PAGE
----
In addition, in case that a plurality of X junction waveguides 640 and 650 are provided to be parallel with each other, adjacent and not merged waveguides are positioned close to each other so that distribution regions of laser beams from them contact or overlap with each other in the horizontal direction. Therefore, laser beams interfere with each other even between the adjacent and not merged waveguides. As a result, resonance can be produced among all waveguides.

Thus, phase locking can be performed for each main waveguide, whereby laser beams do not interfere with each other so as to cancel each other out. Consequently, a high power laser spot according to the number of laser oscillation units can be obtained.

<Embodiment 4>

A semiconductor laser array apparatus of embodiment 4 has the same construction as in the above semiconductor laser array apparatus LA1, except that shapes of the n-type AlInP first current blocking layer and the n-type AlInP second current blocking layer are different from those in LA1. The following describes difference points between them.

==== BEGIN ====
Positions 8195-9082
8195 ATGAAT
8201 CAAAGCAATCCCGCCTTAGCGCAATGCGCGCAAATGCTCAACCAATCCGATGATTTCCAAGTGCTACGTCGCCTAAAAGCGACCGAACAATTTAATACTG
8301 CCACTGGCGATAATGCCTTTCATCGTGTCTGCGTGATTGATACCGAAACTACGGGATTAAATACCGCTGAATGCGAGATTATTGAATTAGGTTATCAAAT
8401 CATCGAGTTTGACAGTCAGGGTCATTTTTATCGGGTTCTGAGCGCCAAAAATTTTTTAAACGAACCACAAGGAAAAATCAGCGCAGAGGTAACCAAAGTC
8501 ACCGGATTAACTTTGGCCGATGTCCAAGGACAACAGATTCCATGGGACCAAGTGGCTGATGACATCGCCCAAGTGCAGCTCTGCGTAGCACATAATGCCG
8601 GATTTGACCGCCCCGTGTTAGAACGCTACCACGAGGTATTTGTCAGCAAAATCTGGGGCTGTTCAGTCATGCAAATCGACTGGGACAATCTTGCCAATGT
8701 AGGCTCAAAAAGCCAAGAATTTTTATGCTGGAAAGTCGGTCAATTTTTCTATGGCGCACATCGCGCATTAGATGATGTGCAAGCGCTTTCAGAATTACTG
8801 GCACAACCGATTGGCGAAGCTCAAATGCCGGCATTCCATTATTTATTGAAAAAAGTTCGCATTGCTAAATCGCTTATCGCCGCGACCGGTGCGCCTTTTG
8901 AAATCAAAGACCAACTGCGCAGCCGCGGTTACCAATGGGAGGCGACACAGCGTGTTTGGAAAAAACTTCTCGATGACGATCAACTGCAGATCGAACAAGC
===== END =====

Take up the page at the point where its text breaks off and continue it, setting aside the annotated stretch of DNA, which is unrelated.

FIG. 9 is a top plan view showing shapes of an n-type AlInP first current blocking layer 700 and an n-type AlInP second current blocking layer 710 in the semiconductor laser array apparatus according to the embodiment 4.

The n-type AlInP first and second current blocking layers 700 and 710 do not comprise a plurality of regions as in the above embodiment, but they are in contiguous sheet forms, where a plurality of short and long grooves 701 and 711 are formed so as to be parallel to each other in specific patterns. Then, p-type AlGaInP third and fourth clad layers are embedded in the grooves 701 and 711, respectively.